The district court may not find in favor of Officer Doe, but the Fifth Circuit Court of Appeals has made it clear people leading protests can be held responsible for the actions of individual protesters, if any action they take makes it more likely police are going to interact with demonstrators. This allows police officers to view protesters not only as criminals in need of rounding up, but lawsuit targets if any single protester injures them. First Amendment protections don’t cover hurling projectiles at police, but the responsibility should be borne solely by those throwing objects at officers, not other participants.

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Comments on “Appeals Court: Idiot Cop Can Continue To Sue A Protester Over Actions Taken By Another Protester”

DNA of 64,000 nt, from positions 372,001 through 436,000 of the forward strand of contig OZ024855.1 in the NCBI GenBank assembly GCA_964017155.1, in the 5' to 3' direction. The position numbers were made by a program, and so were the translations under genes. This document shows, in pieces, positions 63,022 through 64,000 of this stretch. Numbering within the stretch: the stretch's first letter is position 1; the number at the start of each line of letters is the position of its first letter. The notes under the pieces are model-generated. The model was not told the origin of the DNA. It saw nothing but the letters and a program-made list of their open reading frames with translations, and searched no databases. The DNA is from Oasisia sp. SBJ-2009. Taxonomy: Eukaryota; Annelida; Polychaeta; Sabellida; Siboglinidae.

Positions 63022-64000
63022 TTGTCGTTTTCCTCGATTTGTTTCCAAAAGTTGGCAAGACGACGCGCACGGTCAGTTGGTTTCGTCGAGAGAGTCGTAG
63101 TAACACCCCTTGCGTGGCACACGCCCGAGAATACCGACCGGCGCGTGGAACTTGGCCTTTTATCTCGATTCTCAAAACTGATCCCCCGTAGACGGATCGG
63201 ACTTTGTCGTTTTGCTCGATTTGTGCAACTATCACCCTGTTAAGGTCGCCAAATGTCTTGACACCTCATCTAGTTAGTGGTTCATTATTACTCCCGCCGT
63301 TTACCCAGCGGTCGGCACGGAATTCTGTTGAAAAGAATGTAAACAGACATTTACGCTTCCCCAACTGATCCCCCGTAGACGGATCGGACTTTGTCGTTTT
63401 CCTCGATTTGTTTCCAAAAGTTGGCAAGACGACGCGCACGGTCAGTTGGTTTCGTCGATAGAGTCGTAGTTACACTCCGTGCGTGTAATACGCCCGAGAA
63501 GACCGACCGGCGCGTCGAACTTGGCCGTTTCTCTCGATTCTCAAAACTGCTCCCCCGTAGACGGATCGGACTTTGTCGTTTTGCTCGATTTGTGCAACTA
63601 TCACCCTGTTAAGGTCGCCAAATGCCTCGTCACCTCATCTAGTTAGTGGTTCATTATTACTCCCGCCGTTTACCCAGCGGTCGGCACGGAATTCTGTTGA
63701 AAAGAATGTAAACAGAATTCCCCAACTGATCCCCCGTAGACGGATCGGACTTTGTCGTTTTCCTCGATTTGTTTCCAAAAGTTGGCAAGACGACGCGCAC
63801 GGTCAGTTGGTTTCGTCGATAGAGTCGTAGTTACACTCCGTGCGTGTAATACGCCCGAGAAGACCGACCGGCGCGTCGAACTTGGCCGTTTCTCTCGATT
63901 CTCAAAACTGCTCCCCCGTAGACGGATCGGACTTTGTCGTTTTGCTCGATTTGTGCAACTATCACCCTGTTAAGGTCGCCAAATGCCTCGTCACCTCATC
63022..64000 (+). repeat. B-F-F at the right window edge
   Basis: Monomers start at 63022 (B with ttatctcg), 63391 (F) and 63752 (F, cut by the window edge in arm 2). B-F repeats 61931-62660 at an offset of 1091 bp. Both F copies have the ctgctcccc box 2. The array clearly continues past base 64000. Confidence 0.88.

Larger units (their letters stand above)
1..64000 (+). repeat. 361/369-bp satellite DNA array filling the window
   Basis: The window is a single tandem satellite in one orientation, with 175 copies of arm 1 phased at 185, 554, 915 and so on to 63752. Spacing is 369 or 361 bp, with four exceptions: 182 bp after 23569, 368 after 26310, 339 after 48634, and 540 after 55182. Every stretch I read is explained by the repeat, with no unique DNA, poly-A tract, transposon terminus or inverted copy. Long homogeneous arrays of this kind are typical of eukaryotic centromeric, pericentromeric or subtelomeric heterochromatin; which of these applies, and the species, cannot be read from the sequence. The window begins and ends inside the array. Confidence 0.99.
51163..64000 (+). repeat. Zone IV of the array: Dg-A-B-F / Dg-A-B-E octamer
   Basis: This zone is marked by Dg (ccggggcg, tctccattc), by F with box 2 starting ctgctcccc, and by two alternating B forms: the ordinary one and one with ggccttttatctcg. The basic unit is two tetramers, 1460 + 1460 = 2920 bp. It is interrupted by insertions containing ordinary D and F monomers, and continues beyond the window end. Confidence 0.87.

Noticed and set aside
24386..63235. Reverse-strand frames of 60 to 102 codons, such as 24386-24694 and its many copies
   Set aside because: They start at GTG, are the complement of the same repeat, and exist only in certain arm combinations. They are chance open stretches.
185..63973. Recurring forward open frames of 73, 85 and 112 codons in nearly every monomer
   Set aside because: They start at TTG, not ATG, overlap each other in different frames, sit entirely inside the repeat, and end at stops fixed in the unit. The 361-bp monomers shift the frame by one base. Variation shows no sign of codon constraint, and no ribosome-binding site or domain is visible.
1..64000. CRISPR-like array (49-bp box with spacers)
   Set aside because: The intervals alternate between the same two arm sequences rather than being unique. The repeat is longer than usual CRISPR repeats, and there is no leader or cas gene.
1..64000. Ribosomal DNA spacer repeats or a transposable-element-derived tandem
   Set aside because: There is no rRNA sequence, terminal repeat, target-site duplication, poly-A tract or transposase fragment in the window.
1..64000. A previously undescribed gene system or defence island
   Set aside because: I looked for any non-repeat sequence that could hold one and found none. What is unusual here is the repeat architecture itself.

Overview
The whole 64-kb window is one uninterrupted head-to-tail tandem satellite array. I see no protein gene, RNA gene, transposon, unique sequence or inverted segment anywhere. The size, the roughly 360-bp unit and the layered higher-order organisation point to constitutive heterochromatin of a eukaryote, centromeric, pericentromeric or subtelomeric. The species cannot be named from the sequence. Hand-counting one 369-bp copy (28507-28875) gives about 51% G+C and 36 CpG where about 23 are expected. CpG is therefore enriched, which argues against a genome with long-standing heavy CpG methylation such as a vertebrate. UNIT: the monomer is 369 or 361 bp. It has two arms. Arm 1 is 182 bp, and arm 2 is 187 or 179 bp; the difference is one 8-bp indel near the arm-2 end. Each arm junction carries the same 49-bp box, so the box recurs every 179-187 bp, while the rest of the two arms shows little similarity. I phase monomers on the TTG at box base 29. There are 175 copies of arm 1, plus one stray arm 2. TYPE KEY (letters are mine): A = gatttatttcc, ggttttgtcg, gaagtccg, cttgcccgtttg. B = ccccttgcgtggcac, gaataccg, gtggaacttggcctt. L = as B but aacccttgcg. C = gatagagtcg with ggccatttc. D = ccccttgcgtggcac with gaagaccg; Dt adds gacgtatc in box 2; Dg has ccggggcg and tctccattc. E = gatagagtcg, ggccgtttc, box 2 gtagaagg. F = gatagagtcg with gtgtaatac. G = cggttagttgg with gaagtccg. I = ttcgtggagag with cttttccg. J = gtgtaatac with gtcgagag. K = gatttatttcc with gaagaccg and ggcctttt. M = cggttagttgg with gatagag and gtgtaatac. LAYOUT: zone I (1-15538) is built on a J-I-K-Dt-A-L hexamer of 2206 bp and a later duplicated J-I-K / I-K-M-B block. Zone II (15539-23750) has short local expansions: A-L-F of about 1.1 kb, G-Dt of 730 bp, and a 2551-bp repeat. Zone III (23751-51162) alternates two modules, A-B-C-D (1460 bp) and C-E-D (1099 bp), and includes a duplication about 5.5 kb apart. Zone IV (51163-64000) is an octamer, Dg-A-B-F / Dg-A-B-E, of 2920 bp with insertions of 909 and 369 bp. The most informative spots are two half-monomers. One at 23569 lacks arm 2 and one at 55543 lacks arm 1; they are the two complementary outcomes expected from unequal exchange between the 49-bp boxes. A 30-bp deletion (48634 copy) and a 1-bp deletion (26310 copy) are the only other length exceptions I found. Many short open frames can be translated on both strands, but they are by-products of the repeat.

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rangda (profile) says:

Re: Re: Re: Re:

"I suspect the definition of incitement is going to expand as more and more cases arise where things like this happen."

If by that you mean members of the government are going to "expand" laws to try to exert control over and chilling effects on the populace to stifle protest then yes I agree with you.

I don’t understand why they don’t just make "disagreeing with a government employee" a crime punishable by instant death and then just shoot anyone that annoys them. I mean it works for Judge Dred so clearly it would be great for ‘Murica right?

Mason Wheeler (profile) says:

Re: Re: Re: